The Sun News

Parents’ September fever here again

Economic hardship causes them cold as kids return to school

By Gabriel Dike, Faith Eze and Glory Eze

This is certainly a tasking and challenging time for parents and guardians as schools start the 2017/2018 academic calendar.

Their kids present long list of demands they require to start the new session.

Most university students are holding onto their list because of the current strike by the Academic Staff Union of Universities (ASUU) nationwide that has disrupted academic activities.

Also, some parents already presented with lists are delaying implementation as a result of the industrial action.

Call it parents’ September blues, you are right. With the economic recession biting hard on families, parents are facing a major challenge of meeting the demands of their children as some schools resumed yesterday while others would throw open their doors next week.

Many school pupils including undergraduates made requests or drew up list of items they will require for the new academic session and have high expectations that their parents and sponsors would pick the bills, especially as most of them are compulsory. Those that have not received positive result keep mounting pressure, most using their mothers to get their father to provide the needed money to get the items.

Worst affected are parents with many kids/students in primary, secondary and higher institutions. Those we spoke with lamented the economic situation in the country and the difficulty in meeting the needs of their wards returning to schools.

Among the must-do items spotted by The Education Report are school fees, hostel/ boarding fees, textbooks, exercise books, bags, shoes, feeding allowance/pocket money, project money, uniforms/sports wears/clothes, transport fare etc.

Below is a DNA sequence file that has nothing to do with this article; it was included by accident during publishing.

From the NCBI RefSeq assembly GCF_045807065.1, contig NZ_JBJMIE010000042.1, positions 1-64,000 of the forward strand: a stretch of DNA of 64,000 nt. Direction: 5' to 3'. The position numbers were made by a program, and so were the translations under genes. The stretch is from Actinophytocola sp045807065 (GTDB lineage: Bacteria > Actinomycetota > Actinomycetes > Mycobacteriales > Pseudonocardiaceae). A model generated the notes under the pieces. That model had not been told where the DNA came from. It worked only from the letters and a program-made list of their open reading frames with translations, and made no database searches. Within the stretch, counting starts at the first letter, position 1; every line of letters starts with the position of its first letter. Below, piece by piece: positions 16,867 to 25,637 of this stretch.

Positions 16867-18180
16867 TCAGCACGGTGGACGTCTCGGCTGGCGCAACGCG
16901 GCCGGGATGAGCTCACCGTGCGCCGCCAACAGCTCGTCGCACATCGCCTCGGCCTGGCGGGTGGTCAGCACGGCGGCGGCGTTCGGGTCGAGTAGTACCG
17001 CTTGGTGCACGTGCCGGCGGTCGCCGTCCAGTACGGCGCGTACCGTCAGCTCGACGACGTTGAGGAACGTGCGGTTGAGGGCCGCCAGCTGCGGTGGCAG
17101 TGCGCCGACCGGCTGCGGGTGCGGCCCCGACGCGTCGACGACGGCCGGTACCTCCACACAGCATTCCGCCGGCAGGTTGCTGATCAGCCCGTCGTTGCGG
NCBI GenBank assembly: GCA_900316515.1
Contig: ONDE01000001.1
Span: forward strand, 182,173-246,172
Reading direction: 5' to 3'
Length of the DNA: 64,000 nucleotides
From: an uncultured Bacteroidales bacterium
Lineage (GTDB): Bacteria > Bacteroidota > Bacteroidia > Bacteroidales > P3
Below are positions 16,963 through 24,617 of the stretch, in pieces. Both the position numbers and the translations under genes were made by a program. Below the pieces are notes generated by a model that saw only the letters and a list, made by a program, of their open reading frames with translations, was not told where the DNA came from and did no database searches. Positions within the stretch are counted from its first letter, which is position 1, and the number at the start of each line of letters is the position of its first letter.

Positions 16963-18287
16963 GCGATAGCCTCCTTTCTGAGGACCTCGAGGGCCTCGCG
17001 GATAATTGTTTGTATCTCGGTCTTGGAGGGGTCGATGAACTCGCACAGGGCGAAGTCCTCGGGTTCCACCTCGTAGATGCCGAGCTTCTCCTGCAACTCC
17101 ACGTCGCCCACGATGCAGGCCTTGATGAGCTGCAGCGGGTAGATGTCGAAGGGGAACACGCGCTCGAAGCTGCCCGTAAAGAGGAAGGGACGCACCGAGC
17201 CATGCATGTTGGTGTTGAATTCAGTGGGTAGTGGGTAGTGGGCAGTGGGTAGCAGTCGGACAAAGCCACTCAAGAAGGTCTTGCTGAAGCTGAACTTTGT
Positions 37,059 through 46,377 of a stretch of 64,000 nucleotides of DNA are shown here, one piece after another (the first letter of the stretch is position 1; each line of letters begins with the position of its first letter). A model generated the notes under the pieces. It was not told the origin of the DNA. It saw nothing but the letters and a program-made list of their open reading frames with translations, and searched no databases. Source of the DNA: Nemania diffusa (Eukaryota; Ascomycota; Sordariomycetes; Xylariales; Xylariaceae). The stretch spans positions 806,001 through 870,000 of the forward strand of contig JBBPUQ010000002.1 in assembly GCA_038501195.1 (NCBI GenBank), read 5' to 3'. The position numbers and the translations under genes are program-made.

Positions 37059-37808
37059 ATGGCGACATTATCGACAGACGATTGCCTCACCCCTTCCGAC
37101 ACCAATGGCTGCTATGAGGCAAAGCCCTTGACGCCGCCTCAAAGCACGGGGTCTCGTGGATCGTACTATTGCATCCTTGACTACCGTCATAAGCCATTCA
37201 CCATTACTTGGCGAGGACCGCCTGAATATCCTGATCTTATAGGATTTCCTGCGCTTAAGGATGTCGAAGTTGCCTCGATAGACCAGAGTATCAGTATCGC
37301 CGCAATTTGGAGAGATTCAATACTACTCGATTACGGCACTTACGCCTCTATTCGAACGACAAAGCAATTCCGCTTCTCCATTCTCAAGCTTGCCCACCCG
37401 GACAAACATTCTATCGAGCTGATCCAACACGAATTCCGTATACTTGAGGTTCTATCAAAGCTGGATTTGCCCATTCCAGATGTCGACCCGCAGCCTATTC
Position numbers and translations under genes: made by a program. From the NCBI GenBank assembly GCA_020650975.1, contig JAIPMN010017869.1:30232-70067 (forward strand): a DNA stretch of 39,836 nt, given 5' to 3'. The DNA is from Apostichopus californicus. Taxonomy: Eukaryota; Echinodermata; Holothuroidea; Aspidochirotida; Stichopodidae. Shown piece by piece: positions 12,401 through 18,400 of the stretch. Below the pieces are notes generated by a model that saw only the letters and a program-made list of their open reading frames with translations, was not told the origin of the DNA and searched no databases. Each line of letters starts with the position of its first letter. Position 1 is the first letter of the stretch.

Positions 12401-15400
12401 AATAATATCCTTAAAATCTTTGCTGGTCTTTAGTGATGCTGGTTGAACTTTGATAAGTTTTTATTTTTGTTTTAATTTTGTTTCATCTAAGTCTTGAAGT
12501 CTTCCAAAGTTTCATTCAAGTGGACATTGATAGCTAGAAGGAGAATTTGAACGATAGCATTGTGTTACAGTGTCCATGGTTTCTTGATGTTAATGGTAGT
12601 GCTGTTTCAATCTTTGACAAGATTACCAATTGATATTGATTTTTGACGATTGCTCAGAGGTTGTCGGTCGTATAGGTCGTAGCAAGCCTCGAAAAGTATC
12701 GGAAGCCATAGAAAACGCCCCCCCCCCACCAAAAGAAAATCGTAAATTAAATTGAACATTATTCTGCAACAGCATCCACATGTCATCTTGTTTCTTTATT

Other demands specifically for polytechnics and universities are new phones, house rent for those living outside the campus, Internet connection, dues for students union, faculty and department, handouts, toiletries, flight ticket/transport fare and many more. It’s just like running another home.

Parent’s burden

A businessman, Mr. Donatus Ikechukwu, told The Education Report that many parents struggle to meet their children’s education needs due to the country’s biting economy. He said his two children in the university don’t seem to understand the situation and have presented lists for the new session.

Aside, the school fees for both, he will require about N250,000 to meet their other needs such as accommodation, foodstuff and sundry expenses. “My kids presented their long lists four weeks ago and have continued to remind me of their resumption date.

According to him, the kids put pressure on him through their mother but at the moment, I can only meet the demand of one of them in his final year. ‘’I have been expecting the list from them since they came back. Business at the port is poor but I will do my best to meet some of their demands,” he assured.